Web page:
Here’s the audio. There’s two. The first is similar in format to the other conversations I’ve had. The second is almost exclusively Eric talking in-depth about his combat and military experiences. I’m also attaching the transcript for the 2nd.
- On this day of remembrance, this post is fondly dedicated to Sargeant Michael Montgomery and First Lieutenant Thomas Martin, two of Eric Orrill’s friends who were killed in action in Arab Jabour, Iraq.
- Eric was hesitant to appear on my blog. Eric and I grew up on the same street and competed in neighborhood ballgames of football and baseball, but we were never what I would call friends. I’m very appreciative that he agreed to appear on my blog. He’s still struggling with injuries he sustained in Iraq when an IED went off that effect his cognition, memory, and speech. More on that later.
- I am torn how much to write here. On one hand, I know that the majority of people who follow my blog read the summaries rather than listen to the audio. In this case, relying exclusively on my writing would be a mistake. I provide times in here by audio (there are two) to which you can fast forward. Please make the time to listen to Eric. He has paid the price serving our country and deserves to tell his own story.
- Eric describes himself as always being somewhat of a loner and enjoying his own company. That’s not how I remembered him because I always saw him in the company of groups of people. Funny, he always struck me as gregarious, although he could also be very serious. Eric was a natural prankster and jokester. He reported coming out of his shell around sophomore year. People liked him and really enjoyed him. He was, along with Cat Daddy and Paul Carmona, one the more original and entertaining voices in our class.
- He spent a decent portion of high school answering to the name “Eddie”. In our class, we had a lot of guys with nicknames…Buckethead, Pony Boy, Snooberry, , Cat Daddy, Dirty Chad, Big Bird…the list is long. Some went by derivations of their name like Barnyard, Loosh, or Naleep. Nobody else went by some other common English name. I don’t know what the story was behind it, but it was hysterically preposterous then and I’m still laughing at the thought of it now.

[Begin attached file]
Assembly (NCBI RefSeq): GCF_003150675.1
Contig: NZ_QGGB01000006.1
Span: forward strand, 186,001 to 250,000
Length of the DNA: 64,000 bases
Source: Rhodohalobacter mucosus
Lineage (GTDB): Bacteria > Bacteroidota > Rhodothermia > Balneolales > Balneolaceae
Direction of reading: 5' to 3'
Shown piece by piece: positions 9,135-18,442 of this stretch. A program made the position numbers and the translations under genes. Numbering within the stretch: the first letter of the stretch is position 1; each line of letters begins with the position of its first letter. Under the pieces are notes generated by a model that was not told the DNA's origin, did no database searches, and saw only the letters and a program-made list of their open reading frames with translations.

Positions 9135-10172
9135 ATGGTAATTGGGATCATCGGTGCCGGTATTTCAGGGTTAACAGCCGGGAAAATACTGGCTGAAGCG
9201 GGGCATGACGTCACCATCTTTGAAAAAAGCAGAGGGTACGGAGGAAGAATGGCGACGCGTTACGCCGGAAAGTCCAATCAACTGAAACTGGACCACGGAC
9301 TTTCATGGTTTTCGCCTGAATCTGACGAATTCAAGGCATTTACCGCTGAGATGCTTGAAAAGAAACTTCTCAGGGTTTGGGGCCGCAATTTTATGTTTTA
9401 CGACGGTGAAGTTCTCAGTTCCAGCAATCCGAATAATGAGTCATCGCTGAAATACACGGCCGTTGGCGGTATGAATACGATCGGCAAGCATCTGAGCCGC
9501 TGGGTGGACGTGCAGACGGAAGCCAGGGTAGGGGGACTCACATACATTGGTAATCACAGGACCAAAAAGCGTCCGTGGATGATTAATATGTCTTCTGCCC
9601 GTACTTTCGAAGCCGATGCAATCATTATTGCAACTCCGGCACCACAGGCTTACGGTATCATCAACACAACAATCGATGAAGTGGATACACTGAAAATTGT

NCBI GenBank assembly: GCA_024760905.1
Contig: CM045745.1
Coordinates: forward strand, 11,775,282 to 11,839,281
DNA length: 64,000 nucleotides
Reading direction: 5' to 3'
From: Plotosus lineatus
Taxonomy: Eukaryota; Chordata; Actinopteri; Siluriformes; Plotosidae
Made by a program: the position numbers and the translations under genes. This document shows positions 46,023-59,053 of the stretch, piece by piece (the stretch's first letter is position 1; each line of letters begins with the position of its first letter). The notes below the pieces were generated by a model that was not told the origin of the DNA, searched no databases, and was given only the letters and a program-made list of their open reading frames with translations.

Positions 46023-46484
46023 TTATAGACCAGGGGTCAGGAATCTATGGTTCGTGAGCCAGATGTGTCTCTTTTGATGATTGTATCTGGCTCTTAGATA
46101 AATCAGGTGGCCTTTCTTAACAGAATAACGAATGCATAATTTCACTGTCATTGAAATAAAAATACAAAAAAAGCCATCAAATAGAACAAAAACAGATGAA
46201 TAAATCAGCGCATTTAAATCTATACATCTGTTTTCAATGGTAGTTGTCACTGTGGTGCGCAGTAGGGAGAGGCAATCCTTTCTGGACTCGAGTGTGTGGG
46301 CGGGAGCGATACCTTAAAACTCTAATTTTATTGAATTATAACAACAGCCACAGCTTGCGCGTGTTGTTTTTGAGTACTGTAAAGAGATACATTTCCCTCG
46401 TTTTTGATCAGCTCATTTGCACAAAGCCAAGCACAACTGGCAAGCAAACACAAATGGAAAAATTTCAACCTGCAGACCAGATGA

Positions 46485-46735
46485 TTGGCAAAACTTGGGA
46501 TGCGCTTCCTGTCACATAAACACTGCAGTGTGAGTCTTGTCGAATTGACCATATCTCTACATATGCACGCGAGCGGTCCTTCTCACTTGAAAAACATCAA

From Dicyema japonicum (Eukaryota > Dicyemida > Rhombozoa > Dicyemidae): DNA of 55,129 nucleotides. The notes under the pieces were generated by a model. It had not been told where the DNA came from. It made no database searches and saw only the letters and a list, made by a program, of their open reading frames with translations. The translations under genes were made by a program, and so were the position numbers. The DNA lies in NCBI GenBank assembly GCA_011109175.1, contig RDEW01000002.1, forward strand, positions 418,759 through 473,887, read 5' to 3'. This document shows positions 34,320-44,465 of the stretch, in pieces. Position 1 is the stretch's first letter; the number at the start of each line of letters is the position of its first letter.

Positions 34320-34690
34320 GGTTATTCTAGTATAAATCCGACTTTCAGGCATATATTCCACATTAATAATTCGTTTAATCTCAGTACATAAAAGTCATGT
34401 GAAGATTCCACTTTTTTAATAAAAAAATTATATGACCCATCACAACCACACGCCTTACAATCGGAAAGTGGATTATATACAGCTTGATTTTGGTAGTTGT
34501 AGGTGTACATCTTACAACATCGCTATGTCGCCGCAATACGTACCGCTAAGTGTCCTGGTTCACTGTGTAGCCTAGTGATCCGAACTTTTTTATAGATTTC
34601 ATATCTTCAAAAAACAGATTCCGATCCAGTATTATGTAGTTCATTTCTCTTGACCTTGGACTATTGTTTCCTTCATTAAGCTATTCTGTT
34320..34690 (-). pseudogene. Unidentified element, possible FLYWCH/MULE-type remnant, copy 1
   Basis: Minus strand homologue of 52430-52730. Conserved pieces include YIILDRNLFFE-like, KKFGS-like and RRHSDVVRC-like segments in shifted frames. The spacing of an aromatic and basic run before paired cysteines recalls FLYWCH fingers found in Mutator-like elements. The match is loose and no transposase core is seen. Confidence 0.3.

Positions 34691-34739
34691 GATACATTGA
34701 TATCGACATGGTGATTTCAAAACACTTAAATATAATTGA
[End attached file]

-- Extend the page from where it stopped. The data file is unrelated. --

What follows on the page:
- Eric’s still in regular contact with: Beau Harding, Cat Daddy, Brian Moss, Steve Hillman, Keith Campbell, Jay Woolly, Keith Dawson, Scott Sosa, Aaron Verinder, and Mike Hull. It’s not altogether surprising that they’ve maintained their friendships. Those guys had fun in HS together, even if their idea of a good time was hiding in the woods and shooting each other with pellet guns. I have to admit…I’m kind of jealous. BTW…shout out to Jay Woolly, who towed my kid sister out when she took my Mustang mudding. Dude never said a word to me about it.
- Eric was a good athlete He never really got an opportunity in football – he just came out for the sport too late. In another tribute to how hilarious Eric could be in HS, he could often be seen chasing running backs down the field with blocking dummies, much to the chagrin of Coach Zernow and Coach Krause. That made me laugh every single time he did it. It’s 4:30am-ish and I’m still giggling just thinking about it 30 years later.
- He very much regrets how he handled a conversation with Glen McWhorter, the varsity baseball coach. You can listen to the conversation from mins. 12-15. Missed opportunity for everyone involved. The team could have used the help. Glen had this one right – Eric was a very crafty pitcher who had a rubber arm. He also was very patient as a pitcher; maddeningly so. He had the perfect mindset. Pitching was a game to him and he reveled in watching other people chase bad pitches.